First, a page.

At the Grammy Awards of 2003, Springsteen performed The Clash's "London Calling" along with Elvis Costello, Dave Grohl, and E Street Band member Steven Van Zandt in tribute to Joe Strummer; Springsteen and the Clash had once been considered multiple-album-dueling rivals at the time of the double The River and the triple Sandinista!.
In 2004, Springsteen announced that he and the E Street Band would participate in a politically motivated "Vote for Change" tour, in conjunction with John Mellencamp, John Fogerty, the Dixie Chicks, Pearl Jam, R.E.M., Bright Eyes, Dave Matthews Band, Jackson Browne and other musicians. All concerts were to be held in swing states, to benefit America Coming Together and to encourage people to register and vote. A finale was held in Washington, D.C., bringing many of the artists together. Several days later, Springsteen held one more such concert in New Jersey, when polls showed that state surprisingly close. While in past years Springsteen had played benefits for causes in which he believed – against nuclear energy, for Vietnam veterans, Amnesty International and the Christic Institute – he had always refrained from explicitly endorsing candidates for political office (indeed he had rejected the efforts of Walter Mondale to attract an endorsement during the 1984 Reagan "Born in the U.S.A." flap). This new stance led to criticism and praise from the expected partisan sources. Springsteen's "No Surrender" became the main campaign theme song for John Kerry's unsuccessful presidential campaign; in the last days of the campaign, he performed acoustic versions of the song and some of his other old songs at Kerry rallies.
Devils & Dust was released on April 26, 2005, and was recorded without the E Street Band. It is a low-key, mostly acoustic album, in the same vein as Nebraska and The Ghost of Tom Joad although with a little more instrumentation. Some of the material was written almost 10 years earlier during, or shortly after, the Ghost of Tom Joad Tour, a couple of them being performed then but never released. The title track concerns an ordinary soldier's feelings and fears during the Iraq War. Starbucks rejected a co-branding deal for the album, due in part to some sexually explicit content but also because of Springsteen's anti-corporate politics. The album entered the album charts at No. 1 in 10 countries (United States, Austria, Switzerland, Sweden, Denmark, Italy, Germany, the Netherlands, the United Kingdom and Ireland). Springsteen began the solo Devils & Dust Tour at the same time as the album's release, playing both small and large venues. Attendance was disappointing in a few regions, and everywhere (other than in Europe) tickets were easier to get than in the past. Unlike his mid-1990s solo tour, he performed on piano, electric piano, pump organ, autoharp, ukulele, banjo, electric guitar and stomping board, as well as acoustic guitar and harmonica, adding variety to the solo sound. (Offstage synthesizer, guitar and percussion also are used for some songs.) Unearthly renditions of "Reason to Believe", "The Promised Land", and Suicide's "Dream Baby Dream" jolted audiences to attention, while rarities, frequent set list changes, and a willingness to keep trying even through audible piano mistakes kept most of his loyal audiences happy.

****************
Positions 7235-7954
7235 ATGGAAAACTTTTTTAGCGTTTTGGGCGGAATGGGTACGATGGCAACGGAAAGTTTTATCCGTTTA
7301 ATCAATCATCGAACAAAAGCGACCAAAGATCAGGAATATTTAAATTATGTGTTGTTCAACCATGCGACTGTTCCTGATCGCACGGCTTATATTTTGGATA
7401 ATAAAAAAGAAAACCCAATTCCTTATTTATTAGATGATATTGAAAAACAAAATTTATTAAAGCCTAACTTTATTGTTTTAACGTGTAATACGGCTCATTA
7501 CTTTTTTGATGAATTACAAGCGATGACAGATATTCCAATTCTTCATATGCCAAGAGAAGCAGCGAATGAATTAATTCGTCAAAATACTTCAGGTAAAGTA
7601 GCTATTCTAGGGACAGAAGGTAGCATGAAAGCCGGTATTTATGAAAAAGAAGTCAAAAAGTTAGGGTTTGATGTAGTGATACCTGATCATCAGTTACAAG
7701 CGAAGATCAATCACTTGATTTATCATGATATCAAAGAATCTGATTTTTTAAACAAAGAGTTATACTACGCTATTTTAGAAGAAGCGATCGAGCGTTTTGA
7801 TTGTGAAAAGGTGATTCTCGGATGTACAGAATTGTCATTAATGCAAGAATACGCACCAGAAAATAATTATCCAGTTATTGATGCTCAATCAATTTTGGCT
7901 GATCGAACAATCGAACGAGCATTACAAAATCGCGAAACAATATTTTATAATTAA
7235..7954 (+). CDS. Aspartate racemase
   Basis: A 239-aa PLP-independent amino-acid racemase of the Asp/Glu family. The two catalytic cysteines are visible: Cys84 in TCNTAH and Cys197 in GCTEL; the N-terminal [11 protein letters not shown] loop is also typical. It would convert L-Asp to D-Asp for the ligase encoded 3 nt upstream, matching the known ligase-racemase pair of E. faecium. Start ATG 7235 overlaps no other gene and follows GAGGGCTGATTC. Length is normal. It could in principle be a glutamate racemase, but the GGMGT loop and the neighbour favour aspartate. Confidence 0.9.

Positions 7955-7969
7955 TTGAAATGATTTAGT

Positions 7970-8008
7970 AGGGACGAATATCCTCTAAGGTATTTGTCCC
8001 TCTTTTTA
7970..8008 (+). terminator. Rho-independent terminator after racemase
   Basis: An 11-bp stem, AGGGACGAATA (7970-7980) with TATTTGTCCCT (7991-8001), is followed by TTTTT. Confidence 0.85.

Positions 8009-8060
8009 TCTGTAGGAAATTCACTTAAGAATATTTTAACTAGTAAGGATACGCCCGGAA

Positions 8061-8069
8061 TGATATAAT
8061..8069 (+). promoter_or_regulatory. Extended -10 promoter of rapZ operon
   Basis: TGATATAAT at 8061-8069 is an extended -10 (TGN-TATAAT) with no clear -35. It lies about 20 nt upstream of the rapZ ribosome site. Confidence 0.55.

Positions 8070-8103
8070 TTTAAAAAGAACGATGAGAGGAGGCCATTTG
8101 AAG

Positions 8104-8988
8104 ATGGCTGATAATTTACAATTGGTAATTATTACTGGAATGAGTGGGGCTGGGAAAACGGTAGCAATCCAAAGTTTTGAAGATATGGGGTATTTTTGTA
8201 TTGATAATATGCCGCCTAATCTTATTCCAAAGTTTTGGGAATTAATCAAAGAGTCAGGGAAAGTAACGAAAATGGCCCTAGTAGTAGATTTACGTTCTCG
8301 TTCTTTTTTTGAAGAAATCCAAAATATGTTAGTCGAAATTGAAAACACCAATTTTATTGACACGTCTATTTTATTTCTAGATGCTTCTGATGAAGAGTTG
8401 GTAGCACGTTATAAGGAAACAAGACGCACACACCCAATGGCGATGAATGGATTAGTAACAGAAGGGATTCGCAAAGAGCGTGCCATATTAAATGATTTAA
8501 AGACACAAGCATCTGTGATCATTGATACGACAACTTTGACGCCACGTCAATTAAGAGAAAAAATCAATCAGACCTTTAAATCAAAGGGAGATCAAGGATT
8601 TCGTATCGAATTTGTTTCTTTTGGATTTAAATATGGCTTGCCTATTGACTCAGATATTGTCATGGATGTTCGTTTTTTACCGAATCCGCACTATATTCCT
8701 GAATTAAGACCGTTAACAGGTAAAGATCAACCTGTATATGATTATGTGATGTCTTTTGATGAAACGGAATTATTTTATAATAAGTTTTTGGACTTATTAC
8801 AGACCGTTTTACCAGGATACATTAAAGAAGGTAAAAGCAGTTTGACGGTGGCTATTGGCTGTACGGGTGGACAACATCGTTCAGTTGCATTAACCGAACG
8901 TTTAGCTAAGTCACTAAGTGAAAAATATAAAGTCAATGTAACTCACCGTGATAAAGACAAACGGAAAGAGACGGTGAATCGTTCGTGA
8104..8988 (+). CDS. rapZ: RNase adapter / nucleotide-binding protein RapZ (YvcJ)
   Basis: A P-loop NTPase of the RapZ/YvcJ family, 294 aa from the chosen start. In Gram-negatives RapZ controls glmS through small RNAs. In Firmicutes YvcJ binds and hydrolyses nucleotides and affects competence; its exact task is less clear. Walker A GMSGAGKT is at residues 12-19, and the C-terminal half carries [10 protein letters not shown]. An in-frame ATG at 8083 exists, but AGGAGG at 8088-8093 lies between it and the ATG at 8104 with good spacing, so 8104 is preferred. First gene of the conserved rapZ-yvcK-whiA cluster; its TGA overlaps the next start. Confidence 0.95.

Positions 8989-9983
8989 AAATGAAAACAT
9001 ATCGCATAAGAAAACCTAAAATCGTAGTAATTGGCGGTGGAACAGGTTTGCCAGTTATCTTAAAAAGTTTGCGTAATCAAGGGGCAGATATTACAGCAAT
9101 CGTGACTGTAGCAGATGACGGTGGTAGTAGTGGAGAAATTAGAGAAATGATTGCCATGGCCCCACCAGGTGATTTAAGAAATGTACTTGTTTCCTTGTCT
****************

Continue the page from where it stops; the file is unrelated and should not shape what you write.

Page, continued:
In November 2005, New Jersey Senators Frank Lautenberg and Jon Corzine sponsored a U.S. Senate resolution to honor Springsteen on the 30th anniversary of the release of his Born to Run album. In general, resolutions honoring native sons are passed with a simple voice vote. For unstated reasons, this resolution was killed in committee. Also in November 2005, Sirius Satellite Radio started a 24-hour, seven-day-a-week radio station on Channel 10 called "E Street Radio." This channel featured commercial-free Bruce Springsteen music, including rare tracks, interviews and daily concerts of Bruce Springsteen & the E Street Band recorded throughout their career.